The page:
John G. Turner
I've been meaning to blog about our nearly three months in Provo, Utah, and environs. For anyone writing Mormon History, a trip to the former Deseret means entering archival heaven (well, at least the Terrestrial portion). It's also both somewhat bizarre and exhilarating to emerge from academic isolation and suddenly meet scores of people who share research interests.
Hopefully without too much self-indulgence, here are several of my not-too-coherent summertime thoughts on Mormonism and Mormon History:
▪ Temples are important. That sounds obvious, but in general, historians of Mormonism (like historians of American religion more broadly) still do not pay nearly enough attention to religious practice (as opposed to the politics, economics, and theological / ecclesial development of the church). Granted, the sacred nature of Mormon temple ritual poses particular challenges. But it occurred to me that one gets a very limited sense of Mormon spirituality from, say, visiting sacrament meetings or watching church conferences. Serendipitously, the recently dedicated Oquirrh Mountain Temple had its months-long open house during our summer stay. We accompanied a Mormon friend and his family through the open house, saw the baptismal font, the changing rooms, the sealing room, and the endowment room. The contrast (paraphrasing another Utah friend) between the remarkably low-church sacrament meeting and the liturgical nature of the temple is striking. That contrast has certainly existed since the Nauvoo period of the church. Visiting the temple rammed home the lesson that there is an entire side of Mormon spirituality and practice that I'll never understand, but it's nevertheless good to keep in mind that it's there. If you teach or study American religion and there's ever a temple open house in your vicinity, don't miss it.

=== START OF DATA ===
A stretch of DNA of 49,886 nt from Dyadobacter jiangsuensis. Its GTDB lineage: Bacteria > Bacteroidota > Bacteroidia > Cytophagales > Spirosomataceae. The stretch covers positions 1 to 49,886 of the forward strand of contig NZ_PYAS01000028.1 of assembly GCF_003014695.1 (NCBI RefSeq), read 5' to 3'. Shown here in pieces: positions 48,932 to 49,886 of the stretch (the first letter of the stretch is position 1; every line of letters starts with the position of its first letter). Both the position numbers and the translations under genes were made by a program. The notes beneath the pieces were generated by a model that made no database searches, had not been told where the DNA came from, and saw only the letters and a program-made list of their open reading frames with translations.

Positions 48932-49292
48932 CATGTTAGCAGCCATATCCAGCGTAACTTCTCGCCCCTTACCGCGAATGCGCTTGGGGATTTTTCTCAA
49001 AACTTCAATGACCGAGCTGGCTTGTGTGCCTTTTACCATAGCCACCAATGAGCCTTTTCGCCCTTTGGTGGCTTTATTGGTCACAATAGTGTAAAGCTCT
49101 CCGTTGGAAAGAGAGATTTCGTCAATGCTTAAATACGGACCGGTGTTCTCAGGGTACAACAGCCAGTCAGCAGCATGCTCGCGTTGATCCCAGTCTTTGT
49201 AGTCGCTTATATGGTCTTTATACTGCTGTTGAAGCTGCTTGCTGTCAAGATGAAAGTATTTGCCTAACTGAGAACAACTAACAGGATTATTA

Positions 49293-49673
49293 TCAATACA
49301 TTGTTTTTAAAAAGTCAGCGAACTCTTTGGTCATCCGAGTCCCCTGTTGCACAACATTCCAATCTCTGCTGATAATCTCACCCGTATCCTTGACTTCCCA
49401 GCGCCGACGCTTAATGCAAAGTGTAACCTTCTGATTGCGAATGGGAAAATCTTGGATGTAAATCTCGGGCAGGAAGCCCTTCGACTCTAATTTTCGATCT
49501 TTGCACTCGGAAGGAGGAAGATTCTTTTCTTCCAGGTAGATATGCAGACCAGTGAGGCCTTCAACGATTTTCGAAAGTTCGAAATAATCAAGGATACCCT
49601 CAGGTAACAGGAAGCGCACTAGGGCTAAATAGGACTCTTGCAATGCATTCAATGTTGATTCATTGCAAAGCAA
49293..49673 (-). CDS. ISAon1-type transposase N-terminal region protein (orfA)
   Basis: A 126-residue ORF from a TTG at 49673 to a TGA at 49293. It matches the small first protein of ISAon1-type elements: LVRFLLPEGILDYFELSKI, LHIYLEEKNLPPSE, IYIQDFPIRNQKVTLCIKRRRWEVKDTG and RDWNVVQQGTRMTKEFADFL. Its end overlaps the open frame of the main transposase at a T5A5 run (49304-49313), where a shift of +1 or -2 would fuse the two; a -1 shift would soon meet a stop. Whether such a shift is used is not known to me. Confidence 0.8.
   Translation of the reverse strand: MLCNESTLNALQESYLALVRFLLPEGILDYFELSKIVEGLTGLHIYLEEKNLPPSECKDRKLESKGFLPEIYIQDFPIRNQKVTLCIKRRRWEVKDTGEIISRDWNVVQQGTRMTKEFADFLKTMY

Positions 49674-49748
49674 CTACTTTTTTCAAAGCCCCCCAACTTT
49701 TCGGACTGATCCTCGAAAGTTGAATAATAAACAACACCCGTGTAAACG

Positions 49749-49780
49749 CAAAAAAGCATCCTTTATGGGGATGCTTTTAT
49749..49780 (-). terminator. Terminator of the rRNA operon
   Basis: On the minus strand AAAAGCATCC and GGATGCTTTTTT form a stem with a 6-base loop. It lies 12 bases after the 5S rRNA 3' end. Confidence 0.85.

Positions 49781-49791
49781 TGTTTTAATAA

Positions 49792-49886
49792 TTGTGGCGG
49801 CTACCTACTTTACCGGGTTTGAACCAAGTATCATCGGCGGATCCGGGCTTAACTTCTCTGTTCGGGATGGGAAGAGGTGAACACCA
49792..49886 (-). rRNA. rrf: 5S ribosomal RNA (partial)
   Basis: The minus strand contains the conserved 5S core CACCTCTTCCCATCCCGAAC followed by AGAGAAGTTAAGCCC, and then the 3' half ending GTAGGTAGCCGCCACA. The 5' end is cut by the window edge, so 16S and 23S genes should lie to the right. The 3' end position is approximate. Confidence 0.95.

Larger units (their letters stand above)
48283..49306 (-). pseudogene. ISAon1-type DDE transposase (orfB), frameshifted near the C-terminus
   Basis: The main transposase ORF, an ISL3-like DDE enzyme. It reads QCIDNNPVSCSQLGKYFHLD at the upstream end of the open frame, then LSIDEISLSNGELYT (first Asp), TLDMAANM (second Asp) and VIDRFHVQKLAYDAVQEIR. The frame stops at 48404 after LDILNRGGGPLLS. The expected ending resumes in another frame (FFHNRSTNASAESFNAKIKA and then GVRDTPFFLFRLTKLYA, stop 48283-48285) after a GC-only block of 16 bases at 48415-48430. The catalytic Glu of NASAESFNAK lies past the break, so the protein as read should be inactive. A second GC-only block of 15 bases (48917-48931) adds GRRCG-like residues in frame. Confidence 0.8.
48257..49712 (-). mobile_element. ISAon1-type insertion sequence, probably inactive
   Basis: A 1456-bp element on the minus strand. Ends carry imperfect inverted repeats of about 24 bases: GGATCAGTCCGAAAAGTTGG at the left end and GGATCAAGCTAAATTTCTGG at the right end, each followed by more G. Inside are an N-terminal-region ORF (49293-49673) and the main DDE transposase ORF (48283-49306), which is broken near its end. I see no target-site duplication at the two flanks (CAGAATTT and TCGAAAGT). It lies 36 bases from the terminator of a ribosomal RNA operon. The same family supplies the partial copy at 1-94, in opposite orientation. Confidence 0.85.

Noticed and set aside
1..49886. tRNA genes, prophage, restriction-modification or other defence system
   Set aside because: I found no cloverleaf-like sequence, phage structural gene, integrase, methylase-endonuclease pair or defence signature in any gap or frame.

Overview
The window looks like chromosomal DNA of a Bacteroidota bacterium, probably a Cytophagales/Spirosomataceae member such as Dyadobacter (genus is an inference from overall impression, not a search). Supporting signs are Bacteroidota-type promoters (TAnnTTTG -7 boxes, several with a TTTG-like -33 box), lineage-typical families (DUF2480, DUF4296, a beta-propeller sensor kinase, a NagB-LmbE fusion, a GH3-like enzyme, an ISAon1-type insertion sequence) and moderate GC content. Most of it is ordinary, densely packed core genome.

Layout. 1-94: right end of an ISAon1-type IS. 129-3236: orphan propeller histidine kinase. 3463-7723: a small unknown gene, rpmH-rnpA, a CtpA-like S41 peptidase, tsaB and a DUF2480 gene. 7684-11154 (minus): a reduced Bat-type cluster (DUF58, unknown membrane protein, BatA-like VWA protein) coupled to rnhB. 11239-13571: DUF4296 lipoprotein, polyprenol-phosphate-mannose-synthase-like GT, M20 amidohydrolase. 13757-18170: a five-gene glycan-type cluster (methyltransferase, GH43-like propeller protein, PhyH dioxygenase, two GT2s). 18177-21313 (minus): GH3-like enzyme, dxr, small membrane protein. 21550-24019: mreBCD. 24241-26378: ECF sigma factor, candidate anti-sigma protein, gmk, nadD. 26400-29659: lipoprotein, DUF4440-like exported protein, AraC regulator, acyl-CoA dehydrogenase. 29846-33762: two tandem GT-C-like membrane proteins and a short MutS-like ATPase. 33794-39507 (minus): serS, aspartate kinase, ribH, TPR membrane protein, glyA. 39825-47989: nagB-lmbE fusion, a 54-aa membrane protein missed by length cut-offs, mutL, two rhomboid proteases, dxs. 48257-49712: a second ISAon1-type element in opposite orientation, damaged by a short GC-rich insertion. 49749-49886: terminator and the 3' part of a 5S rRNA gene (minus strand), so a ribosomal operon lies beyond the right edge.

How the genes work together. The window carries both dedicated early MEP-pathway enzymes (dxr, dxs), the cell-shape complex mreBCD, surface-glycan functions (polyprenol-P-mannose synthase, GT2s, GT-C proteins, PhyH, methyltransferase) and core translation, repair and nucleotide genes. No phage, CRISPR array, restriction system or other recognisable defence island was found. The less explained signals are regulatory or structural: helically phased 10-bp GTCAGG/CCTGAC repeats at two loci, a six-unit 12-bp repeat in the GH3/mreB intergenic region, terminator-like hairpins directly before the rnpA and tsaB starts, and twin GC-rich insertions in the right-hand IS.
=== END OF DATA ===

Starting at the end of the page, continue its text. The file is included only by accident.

▪ The new Church History Library is a much-improved facility for research. The edifice itself testifies to the significance of the church's history for the Latter-day Saint faith. Can you imagine any other religious group in the United States unveiling a new library / archive like this in the midst of an economic downturn? You can find a thorough discussion of its virtues and shortcomings here. Biggest improvements: more light (much easier to stay awake), better technology, and evening / weekend hours. On the downside, you now have to walk across the street to obtain the cheap and tax-free LDS cafeteria lunch, but it's still worth it. The nearest coffee I could find was in a basement McDonald's just south of Temple Square. I tried to wean myself because of enforced abstinence while at BYU but gave up. The flesh is weak.
▪ We were based in Provo, the only place I've lived where the grocery featured Emergency Food Preparedness sales (my wife is taking her cues from the Saints and is stocking up in the midst of hurricane season on the Gulf Coast) and storytime for children. Strangely, though, we attended a Pioneer Day event at Pioneer Park in Provo and never heard or saw anything pertaining to Mormonism. Those weren't just any old pioneers, you know. Maybe I missed something.
▪ In terms of Mormon History publications, you can't blink without missing significant books. After a near-decade book-ended by two major books on the Mountain Meadows Massacre and centered around Richard Bushman's magisterial biography of Joseph Smith, I'm trying to figure out what's coming next. This year appears to be the year of apostasy (historiographically), with books on the subject by Polly Aird and Edward Leo Lyman. I haven't read either book yet, but I'm curious to learn more about why and how people left the church. To return to the first point above, I do think we'll see more books that foreground Mormon religious practice. For an example of innovative and diligent research on the subject, see the article on Mormon ritual healing by Jonathan Stapley and Kristine Wright in the current Journal of Mormon History (link to Table of Contents only).